Every morning in Under The Tuscan Sun, the old man brought flowers. Every morning she would try to say hello, needing the connection. Every morning he would ignore her. Until he didn't. Eventually even ignoring an action becomes part of a routine signaling you have arrived.

Tip 3: Be Patient

Growing roots takes times. But with persistence and patience we can all bloom where we are planted.

How do you manage through tough transitions? Share your secrets in the comments!

Sep 5, 2013

How You May Be Like the Metal Band the Scorpions

I had a whole other blog post planned for this week, but when I saw this article about the best hair metal bands of all time, snubbing both the Scorpions and Def Leppard I had to interrupt my regularly scheduled post.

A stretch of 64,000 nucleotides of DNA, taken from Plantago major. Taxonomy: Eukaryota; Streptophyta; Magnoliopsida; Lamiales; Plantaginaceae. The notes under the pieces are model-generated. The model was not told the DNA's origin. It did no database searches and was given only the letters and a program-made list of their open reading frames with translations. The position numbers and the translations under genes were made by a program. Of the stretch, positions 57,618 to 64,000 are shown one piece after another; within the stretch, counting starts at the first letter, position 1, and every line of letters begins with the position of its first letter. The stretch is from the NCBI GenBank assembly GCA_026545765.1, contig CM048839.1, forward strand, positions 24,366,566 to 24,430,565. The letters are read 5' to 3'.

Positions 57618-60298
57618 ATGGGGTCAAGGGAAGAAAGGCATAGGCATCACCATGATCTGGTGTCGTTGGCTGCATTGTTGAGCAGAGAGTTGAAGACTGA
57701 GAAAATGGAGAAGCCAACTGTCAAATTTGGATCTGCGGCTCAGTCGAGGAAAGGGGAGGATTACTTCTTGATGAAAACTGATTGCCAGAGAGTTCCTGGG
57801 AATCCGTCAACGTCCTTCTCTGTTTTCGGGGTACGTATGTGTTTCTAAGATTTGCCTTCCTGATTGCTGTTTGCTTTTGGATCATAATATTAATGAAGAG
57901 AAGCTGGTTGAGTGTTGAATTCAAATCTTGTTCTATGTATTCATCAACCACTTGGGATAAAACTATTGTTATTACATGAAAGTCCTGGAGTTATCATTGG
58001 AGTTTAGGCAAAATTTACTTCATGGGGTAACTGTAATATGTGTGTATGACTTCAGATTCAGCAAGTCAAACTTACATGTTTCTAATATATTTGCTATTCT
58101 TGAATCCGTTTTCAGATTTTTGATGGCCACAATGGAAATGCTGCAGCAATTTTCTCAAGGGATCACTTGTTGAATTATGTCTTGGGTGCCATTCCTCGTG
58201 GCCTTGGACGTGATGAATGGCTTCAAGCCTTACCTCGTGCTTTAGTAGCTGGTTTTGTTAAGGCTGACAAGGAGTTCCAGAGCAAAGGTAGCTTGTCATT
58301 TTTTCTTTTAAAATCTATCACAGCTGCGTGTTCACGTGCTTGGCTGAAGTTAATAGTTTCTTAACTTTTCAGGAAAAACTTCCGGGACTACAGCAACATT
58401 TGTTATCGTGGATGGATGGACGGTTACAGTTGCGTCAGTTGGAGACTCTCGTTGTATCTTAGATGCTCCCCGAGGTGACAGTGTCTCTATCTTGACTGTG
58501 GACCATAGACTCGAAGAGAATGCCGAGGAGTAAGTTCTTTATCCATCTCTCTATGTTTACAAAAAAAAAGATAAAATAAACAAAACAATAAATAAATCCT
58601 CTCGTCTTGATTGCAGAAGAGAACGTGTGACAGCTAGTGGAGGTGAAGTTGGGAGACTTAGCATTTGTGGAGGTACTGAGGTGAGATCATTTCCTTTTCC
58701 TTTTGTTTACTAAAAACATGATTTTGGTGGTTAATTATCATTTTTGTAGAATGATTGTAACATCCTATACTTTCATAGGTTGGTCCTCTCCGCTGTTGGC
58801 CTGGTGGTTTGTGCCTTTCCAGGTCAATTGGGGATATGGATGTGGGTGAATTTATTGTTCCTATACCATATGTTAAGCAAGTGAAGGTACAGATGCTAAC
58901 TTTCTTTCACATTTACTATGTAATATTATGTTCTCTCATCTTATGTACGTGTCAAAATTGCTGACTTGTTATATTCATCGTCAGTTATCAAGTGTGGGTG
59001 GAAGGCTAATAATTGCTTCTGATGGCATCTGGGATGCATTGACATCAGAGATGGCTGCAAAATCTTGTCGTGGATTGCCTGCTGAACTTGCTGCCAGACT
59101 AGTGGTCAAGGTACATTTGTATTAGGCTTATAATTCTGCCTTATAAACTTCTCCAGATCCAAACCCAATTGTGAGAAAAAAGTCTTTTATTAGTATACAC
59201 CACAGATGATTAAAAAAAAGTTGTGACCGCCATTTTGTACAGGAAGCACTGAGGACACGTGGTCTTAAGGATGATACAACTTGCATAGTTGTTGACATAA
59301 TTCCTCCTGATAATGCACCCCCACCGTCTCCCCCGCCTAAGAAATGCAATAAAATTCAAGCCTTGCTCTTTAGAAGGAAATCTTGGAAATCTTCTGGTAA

Now, I’ve previously mentioned my borderline obsession with the Scorpions in my "10 Things About Me" section. (no worries guys, I’m Still Lovin You!) So, to me, the article was tragic on that level. What the heck was the LA Weekly thinking – Hanoi Rocks in the #1 spot, seriously! <Face palm>

But their misguided list was also a good reminder that taste in any art is so subjective. I’m currently working with several authors on their agent queries and manuscripts, many of whom are frustrated at the constant subjective nature of their rejections. When I queried I got over 30 “not right for me” responses. I also got requests to read my full manuscript and eventually offers for representation. That makes me lucky. I cleared the first hurdle of traditional publishing. I’m now back in the game, on submission, waiting for those similar “not right for me” responses to roll in from the big publishers, crossing my fingers and hoping the stars line up right for my book.